Yun also touched upon the impact of interest rates on the housing market. He believes that interest rates have likely reached their peak and will start to decrease in the coming months. This shift is comparable to the adjustment of

sizes and styles in web development. As the interest rates decrease, more sellers will enter the market, adapting to the prolonged higher rates. This influx of sellers is similar to adding more

elements to a webpage, providing additional options and opportunities for potential homebuyers.

Furthermore, Yun expects home builders to ramp up new construction to meet the growing demand for homes. This increase in new construction is akin to developers adding new

elements to a webpage to accommodate additional content. As the existing-home inventory shortage lifts, the market will see a surge in new-home sales.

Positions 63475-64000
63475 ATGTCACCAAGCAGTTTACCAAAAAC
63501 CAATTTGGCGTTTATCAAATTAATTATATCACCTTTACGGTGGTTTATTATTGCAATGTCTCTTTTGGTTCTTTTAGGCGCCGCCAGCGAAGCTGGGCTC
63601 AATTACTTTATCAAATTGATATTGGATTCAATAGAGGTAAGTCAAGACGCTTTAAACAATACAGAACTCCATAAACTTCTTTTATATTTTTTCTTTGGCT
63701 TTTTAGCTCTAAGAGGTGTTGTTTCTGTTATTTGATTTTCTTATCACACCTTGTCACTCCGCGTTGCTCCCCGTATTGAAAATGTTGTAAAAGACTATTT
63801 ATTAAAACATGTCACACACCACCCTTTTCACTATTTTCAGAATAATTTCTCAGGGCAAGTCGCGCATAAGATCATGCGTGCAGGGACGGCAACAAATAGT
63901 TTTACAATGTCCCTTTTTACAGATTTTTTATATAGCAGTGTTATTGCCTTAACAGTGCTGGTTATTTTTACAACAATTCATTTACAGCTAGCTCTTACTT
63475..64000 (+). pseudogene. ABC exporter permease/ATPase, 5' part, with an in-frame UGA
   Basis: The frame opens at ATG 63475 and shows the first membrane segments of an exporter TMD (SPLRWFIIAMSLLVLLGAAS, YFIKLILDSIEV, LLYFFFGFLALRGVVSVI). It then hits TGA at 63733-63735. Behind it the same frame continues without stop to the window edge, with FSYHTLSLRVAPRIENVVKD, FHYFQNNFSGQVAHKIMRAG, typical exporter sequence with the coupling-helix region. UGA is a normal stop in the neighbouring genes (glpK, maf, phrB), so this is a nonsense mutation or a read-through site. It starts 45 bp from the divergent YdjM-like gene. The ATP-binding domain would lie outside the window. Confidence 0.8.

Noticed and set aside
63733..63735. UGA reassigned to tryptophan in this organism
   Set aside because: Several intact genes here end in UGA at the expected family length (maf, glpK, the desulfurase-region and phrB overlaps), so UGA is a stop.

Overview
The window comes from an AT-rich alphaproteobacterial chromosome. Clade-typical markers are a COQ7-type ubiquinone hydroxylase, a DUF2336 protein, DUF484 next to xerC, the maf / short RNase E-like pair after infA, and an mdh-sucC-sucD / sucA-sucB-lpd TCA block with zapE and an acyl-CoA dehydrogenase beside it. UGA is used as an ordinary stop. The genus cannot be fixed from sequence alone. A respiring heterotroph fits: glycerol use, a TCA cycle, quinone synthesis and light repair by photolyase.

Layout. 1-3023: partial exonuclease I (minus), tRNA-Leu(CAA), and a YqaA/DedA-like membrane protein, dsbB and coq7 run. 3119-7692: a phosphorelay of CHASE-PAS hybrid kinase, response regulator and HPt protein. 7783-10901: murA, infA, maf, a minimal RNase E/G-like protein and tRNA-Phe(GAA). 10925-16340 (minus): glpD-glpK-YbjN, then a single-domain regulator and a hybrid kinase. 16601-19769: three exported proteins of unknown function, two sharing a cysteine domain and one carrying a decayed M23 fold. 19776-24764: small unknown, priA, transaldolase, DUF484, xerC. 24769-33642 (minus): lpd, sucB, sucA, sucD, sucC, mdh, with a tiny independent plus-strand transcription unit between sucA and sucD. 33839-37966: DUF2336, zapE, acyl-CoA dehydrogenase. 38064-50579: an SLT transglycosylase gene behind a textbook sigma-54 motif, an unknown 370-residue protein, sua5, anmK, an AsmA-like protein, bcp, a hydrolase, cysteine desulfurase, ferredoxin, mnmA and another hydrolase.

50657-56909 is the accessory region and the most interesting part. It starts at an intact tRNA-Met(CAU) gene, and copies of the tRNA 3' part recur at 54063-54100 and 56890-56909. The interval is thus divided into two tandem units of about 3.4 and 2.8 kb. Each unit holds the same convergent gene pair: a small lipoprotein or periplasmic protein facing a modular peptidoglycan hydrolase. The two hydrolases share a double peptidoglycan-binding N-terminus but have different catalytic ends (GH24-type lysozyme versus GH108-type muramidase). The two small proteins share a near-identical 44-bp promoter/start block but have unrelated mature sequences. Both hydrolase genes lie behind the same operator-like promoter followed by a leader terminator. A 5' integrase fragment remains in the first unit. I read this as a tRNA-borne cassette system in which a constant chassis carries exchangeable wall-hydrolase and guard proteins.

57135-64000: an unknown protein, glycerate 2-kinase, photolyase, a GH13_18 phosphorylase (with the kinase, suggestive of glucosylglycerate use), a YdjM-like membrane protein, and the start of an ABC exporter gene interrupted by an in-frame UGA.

In conclusion, just as

is a crucial element in web development, the availability of housing inventory is essential for a thriving real estate market. Lawrence Yun’s optimistic forecast for the 2024 housing market indicates that homeownership will become more attainable for Americans. With stabilized mortgage rates, increased housing inventory, and new construction, potential homebuyers will have a plethora of options to choose from. Much like the versatility of

in web design, the housing market will adapt and provide various choices to meet the needs and preferences of homebuyers.